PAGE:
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mabt

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  1. It's nice that Royal Caribbean has finally caught up to some of the other cruise lines that have been allowing mixed mRNA doses pretty much all along, based on the exact same CDC guidance. This also bodes well for Canadians with mixed mRNA doses who want to enter the US for any reason, once the new vaccination requirements come into effect. Now if they could just sort out the AstraZeneca situation...
  2. Reasonable guess, but actually it was self-serve a couple of weeks ago, in the beverage area at Chill Grill. Not that I used it - I'm not a beer drinker - but it was there, screen was on, and no staff "guarding" it. Beverages in general (water/juice/pop) were self-serve at Chill Grill while we were there. Ice cream was staffed, as were beverages at the Snack Shack in the thrill park. YMMV.
  3. I don't know about your particular cruise, but in general, there have been lots of reports of low bids being accepted lately. Ours was... but then our cruise was only at about 12% capacity.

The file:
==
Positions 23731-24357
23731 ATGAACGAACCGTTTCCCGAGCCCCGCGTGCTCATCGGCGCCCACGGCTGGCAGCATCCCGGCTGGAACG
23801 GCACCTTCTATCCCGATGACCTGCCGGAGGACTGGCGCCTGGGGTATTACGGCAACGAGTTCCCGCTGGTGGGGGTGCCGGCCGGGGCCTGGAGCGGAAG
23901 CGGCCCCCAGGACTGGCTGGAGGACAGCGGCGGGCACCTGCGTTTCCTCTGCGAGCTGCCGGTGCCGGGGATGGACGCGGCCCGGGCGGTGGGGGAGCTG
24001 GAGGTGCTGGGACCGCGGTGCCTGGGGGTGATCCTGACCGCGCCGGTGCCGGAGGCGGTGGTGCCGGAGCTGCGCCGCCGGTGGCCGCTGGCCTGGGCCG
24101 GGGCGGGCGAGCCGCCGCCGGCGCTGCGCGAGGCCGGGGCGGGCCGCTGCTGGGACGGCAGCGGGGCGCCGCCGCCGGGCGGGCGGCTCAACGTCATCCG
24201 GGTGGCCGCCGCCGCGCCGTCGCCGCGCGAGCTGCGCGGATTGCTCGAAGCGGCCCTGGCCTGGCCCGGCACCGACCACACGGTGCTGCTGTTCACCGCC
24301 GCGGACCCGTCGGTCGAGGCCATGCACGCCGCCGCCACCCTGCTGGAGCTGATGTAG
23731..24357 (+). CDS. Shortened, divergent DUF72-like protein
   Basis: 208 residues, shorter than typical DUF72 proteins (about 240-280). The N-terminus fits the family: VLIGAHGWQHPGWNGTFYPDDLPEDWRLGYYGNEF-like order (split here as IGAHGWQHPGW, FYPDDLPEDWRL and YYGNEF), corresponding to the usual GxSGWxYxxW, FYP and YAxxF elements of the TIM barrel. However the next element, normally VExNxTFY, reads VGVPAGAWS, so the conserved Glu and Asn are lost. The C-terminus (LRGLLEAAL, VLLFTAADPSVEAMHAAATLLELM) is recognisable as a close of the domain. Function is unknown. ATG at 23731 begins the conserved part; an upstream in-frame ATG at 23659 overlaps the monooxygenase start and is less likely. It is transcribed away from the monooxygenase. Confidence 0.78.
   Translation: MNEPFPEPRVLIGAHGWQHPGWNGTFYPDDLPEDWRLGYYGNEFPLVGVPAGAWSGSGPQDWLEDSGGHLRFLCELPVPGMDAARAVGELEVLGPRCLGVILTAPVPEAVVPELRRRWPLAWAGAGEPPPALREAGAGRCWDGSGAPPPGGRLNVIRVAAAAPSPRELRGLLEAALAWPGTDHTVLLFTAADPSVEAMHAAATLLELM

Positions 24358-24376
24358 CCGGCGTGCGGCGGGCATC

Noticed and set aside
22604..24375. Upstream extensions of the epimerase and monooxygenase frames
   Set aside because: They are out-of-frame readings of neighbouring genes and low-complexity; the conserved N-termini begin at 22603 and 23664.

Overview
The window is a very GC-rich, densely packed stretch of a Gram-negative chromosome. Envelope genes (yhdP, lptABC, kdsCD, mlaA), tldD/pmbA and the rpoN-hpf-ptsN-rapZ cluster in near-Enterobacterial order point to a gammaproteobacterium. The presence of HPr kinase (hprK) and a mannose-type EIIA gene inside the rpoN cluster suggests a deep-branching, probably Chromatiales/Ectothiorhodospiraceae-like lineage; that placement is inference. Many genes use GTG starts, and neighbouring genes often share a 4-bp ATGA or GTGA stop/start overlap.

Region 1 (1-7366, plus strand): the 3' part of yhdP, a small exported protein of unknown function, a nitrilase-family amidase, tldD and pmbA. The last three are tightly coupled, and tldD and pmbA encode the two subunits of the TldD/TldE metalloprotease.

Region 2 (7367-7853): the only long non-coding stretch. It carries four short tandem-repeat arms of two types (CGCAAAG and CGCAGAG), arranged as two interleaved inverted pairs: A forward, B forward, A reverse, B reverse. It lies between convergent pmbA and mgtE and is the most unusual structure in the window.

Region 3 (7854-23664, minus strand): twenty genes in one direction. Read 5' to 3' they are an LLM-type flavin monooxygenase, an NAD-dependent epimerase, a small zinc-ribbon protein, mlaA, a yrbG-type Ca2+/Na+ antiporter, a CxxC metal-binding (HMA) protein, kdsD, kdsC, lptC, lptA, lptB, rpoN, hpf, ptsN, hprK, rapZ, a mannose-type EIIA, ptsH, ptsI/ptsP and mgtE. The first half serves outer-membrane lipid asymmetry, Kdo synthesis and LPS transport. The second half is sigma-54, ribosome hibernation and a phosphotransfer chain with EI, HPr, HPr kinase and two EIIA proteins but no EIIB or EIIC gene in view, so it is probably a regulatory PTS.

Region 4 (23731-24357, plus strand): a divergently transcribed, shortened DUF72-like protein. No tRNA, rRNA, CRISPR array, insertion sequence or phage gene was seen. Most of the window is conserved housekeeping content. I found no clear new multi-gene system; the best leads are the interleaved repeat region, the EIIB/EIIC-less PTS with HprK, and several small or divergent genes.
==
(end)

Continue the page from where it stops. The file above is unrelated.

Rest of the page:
4. The risks around cruising right now are less about catching COVID itself, and more about your travel plans being disrupted because of shifting COVID protocols. If you are uncomfortable with the idea that almost anything could change, without warning, possibly forcing you to cancel your cruise, then a land vacation might be a better bet for you. Although it's worth pointing out that even with land vacations, nothing is certain. We are leaving for our cruise tomorrow. In the six weeks since I booked it, we have had to deal with one of us magically becoming "unvaccinated" (that is, I was vaccinated according to their policy at the time I booked, and then suddenly I wasn't), uncertainty around the border reopening (we also planned to drive to New Jersey "if the border reopened" - it didn't), and a significant change in on-board protocols (we booked with the understanding that the cruise would be mask-free; there is now an indoor mask mandate). And then there's the paperwork. I have an entire duotang filled with printed travel documents for my family: travel attestation forms for our flight to New York, vaccination records, negative test results, Bahamian Health Visas. Not to mention the mild anxiety over test results; I was fully confident that none of us actually have COVID, but false positives on antigen tests have been known to happen, and the consequences for our cruise if it did were not good. (Luckily, all negative.) Point is, I am stubborn and determined enough to roll with the changes and find a way to make it work - although I'm not sure I'll really believe we're going until we're actually on the ship! But for most people, the stress is probably not worth it.